One of the two men suffered a broken jaw and fractured thumb when two or three of the attackers punched and kicked him in the head and face after knocking him to the ground, according to a D.C. police report that lists the incident as a suspected anti-gay hate crime.

The incident took place about six weeks before another gay male couple was attacked and punched in the head and face by a group of young males appearing in their late teens as at least one of them shouted “monkeypox faggots.” The incident occurred on Aug. 7 along the 1700 block of 7th Street, N.W. in the Shaw neighborhood as the men were walking to a nearby bus stop.

D.C. police, who have released photos of two suspects in the Aug. 7 incident and a photo of one suspect in the June 17 case, say no arrests have been made in either of the cases but both cases remain under active investigation.

The two victims in the June 17 case identified themselves as J.P. Singh, Professor of Global Commerce and Policy at George Mason University, and Charles D. “Chuck” Johnson Jr., CEO and President of the Aluminum Association industry trade organization. They initially identified themselves in a little-noticed article about the incident that they wrote and published on June 23 in the blog Medium in which they also posted a photo of themselves.   

“We, JP and Chuck, are a middle-age interracial gay couple,” the two wrote in the article. “We have been together for nearly 27 years, and live in a gay neighborhood in Washington, DC.  On Friday, June 17, while walking back from the gym at 10 p.m. and holding hands, a group of young African American men assaulted us on our street,” the two wrote.

Their article goes on to explore issues surrounding racial justice and crime, and the possible impact of the Black Lives Matter movement on police response to crime, including anti-LGBTQ hate crimes, among other related issues.

 “Assaults like ours open wounds in our society around race and LGBTQ issues,” they state in the article. “Through writing this article, we want to emphasize context and healing, and not encourage racialized ways of thinking that we associate with divisive tactics.”

Singh told the Blade the incident began on T Street, N.W., steps away from their house and in front of the house of gay D.C. Advisory Neighborhood Commissioner Kyle Mulhull. He said a group of the attackers approached him and Johnson from behind and the couple didn’t see the attackers until they were struck with punches.

“Before we knew it, I heard Chuck yell,” Singh said. “And when I turned to him, I felt a punch on my ear.”

According to Singh’s account, the attackers ran toward 15th Street and Johnson ran after them presumably to be able to inform police of their location, with the intent that the attackers could be apprehended.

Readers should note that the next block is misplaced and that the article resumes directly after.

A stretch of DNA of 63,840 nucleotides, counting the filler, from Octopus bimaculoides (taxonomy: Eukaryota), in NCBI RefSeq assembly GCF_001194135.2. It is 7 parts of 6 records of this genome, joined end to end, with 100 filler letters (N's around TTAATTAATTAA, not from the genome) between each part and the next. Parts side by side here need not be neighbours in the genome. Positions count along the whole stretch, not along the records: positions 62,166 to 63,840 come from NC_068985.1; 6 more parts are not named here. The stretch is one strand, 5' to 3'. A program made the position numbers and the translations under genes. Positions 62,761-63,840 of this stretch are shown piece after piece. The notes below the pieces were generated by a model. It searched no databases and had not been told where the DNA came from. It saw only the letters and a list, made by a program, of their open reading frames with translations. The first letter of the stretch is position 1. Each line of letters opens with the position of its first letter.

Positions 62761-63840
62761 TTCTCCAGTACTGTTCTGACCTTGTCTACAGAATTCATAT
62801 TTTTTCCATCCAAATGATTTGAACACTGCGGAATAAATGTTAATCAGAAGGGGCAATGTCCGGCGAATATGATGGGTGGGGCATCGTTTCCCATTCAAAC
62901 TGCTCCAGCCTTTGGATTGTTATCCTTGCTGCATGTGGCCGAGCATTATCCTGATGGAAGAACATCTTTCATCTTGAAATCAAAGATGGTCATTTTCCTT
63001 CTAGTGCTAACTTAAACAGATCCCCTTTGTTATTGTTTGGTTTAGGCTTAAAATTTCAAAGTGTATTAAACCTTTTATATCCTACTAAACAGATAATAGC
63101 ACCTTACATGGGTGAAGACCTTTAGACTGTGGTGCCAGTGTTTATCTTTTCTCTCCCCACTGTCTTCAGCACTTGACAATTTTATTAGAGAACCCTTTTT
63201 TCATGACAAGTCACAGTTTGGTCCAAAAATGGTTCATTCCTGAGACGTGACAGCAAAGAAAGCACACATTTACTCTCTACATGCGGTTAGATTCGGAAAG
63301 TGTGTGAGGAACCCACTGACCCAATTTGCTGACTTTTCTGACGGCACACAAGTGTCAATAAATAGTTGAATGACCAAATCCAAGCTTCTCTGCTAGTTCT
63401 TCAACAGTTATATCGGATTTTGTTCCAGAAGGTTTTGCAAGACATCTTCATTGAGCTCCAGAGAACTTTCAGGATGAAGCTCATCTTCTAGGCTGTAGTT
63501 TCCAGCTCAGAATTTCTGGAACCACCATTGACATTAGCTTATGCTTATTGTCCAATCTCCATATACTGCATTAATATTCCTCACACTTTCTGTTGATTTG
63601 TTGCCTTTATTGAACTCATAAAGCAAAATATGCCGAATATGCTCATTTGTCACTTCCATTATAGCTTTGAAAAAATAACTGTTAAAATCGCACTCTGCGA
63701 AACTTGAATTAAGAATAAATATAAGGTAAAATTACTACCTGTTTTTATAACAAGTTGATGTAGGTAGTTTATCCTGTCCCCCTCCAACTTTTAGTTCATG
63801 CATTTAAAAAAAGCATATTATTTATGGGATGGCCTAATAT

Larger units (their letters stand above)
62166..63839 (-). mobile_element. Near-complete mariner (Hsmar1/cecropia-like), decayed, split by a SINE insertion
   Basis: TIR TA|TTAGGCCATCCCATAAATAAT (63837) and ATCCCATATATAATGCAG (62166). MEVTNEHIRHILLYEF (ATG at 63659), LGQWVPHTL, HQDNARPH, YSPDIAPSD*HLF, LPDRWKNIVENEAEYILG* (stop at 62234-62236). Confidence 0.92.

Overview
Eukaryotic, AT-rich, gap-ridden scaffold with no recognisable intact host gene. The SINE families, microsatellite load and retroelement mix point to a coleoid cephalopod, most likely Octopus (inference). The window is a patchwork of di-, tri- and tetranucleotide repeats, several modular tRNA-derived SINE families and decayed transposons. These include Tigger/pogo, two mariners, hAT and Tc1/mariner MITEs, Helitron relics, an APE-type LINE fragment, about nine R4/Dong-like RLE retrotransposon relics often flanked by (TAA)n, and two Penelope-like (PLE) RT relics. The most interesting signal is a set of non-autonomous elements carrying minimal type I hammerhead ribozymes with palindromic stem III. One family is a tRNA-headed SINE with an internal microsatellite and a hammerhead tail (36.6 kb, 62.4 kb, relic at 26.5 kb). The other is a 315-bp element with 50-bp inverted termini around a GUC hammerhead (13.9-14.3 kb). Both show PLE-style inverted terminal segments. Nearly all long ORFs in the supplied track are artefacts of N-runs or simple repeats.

But Singh said that another group of attackers emerged from an alley and appeared to have joined the first group and began assaulting Johnson again. The D.C. police report says officers responding to a 911 call from Johnson arrived on the scene when Victim 1, who was Johnson, was observed at the intersection of 15th and U Streets, N.W.

“The officers observed that Victim 1 was bleeding from his mouth as a result of the assault,” the report says. The report says the officers call the D.C. Fire and Emergency Medical Services Department for assistance.

“Victim 1 stated that he and Victim 2 were walking eastbound in the 1500 block of T St., N.W. when 4 to 8 suspects approached from behind and assaulted them with punches,” the report continues. “Victim 1 stated that at least one of the suspects yelled homophobic slurs at him as the assault was perpetrated.

Singh said he accompanied Johnson to the emergency room where he was treated and underwent surgery two days later to treat his jaw, which was broken in two places. Singh said Johnson was also treated for a fractured thumb.

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Comings & Goings

Brian Reach joins Arlington Food Assistance Center

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Brian Reach

The Comings & Goings column is about sharing the professional successes of our community. We want to recognize those landing new jobs, new clients for their business, joining boards of organizations and other achievements. Please share your successes with us at: [email protected].

Congratulations to Brian Reach on his new position as Associate Director of Marketing and Communications of the Arlington Food Assistance Center (AFAC). Reach has more than 18 years of experience in the nonprofit sector and deep roots in Northern Virginia.  

Charles Meng, CEO of AFAC said, “I’m very pleased to have Brian Reach on our staff as we enter a new and very challenging year. A year when even more families suffering from inflation in food and fuel are coming to our doors seeking help.”